Twitter users asked to name the Uranus probe – and it went pretty much as you’d expect – National

In what might become the title Low Hanging Fruit of the Year, someone recently asked Twitter users to come up with a new name for a probe that went to Uranus, and, well, what happened next won’t shock anyone. – but it’s hilarious.

Before we get into the enthusiastic and viral reactions, let’s go back a bit.

ExploreIGO is a Twitter fan account dedicated to whipping up our solar system’s icy giant planets, namely Neptune and Uranus. The account often posts photos and memes about the two planets, and their pinned tweet is a plea for the space community to send missions to the icy masses in the name of exploration.

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It should be noted that there are no planned probes headed for Uranus as of now, but scientists with NASA voted last year to make the blue planet NASA’s top priority in the next decade by developing a mission to Uranus, with spacecraft capable of an orbiter. contain and a probe.

Which brings us to the tweet in question.

Last Saturday, ExploreIGO asked its community “what would YOU call the #Uranus Orbiter & Probe Mission?”

We all know what comes next…

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“What about the planetary orbital observation probe? AKA The POOP,” suggested one respondent. “Start of the Uranus mission…Amazing spectacle in space,” another offered.

In all, the original post has received thousands of suggestions – some silly, but some are actually very thoughtful and based on science or mythology. You know, maybe those NASA names… actually consider.

Many recommended naming the Uranus probe Olympus, Odin, or even MUSE for Mission Uranus Science Expedition. Some suggested the names of historical figures in the space community, such as Lassel, Kuiper, and Earhart.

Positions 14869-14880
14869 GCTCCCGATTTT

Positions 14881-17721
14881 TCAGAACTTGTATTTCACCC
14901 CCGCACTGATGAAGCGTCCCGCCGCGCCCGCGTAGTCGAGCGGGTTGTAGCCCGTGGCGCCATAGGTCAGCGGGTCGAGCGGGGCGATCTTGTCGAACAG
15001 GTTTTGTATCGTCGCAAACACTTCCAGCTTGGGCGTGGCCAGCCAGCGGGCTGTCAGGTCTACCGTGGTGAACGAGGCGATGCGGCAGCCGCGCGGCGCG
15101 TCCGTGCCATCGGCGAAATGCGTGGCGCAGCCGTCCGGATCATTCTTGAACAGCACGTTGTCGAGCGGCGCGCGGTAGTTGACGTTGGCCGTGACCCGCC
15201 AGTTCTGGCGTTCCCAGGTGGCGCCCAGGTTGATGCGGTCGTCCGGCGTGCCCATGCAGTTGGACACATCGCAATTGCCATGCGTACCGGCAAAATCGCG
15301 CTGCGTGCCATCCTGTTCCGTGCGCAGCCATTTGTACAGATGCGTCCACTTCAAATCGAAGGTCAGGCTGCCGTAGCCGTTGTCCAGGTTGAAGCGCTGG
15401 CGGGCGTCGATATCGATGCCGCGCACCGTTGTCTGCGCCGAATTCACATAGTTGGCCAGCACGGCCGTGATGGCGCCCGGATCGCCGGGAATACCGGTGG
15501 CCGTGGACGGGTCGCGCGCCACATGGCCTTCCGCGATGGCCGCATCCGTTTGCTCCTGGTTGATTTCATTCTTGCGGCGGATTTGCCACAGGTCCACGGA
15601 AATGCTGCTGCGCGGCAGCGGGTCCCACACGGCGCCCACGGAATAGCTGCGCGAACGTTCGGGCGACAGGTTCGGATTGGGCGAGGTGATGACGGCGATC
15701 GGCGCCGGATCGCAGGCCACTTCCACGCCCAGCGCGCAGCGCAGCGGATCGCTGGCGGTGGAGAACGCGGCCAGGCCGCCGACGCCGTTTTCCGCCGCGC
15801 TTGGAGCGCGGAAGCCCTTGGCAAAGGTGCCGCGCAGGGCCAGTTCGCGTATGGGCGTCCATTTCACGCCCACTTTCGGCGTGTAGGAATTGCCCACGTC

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While it may seem immature for the scientific community to joke about the planets they explore, some scientists say it’s actually helpful to get their work out to a wider audience.

“I think it’s good to be involved in my work in some way,” Ned Molter, a doctoral student in astronomy at the University of California, told Futurism last year.

“Do the jokes really get tired and repetitive? Absolutely,” Molter added. “I wouldn’t say I’m getting frustrated at all. It starts a conversation.”

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Heidi Hammel, a leading astronomer from the Space Science Institute and Planetary Society and a top expert on Neptune and Uranus, told the outlet that NASA is quite sensitive to the word “probe” and how it relates to Uranus.

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“I’m really concerned that it’s going to be difficult to get a mission to study this planet because I think NASA would be sensitive to these headlines and sensitive to all the ridicule they would get if they got a mission. wanted to get to this planet. planet,” she said.

“We do want to send atmospheric probes, and we call them probes, and it’s impossible to separate that from the whole thing of aliens investigating humans… Maybe we’ll just go to Neptune so we don’t have to worry about the whole thing.”

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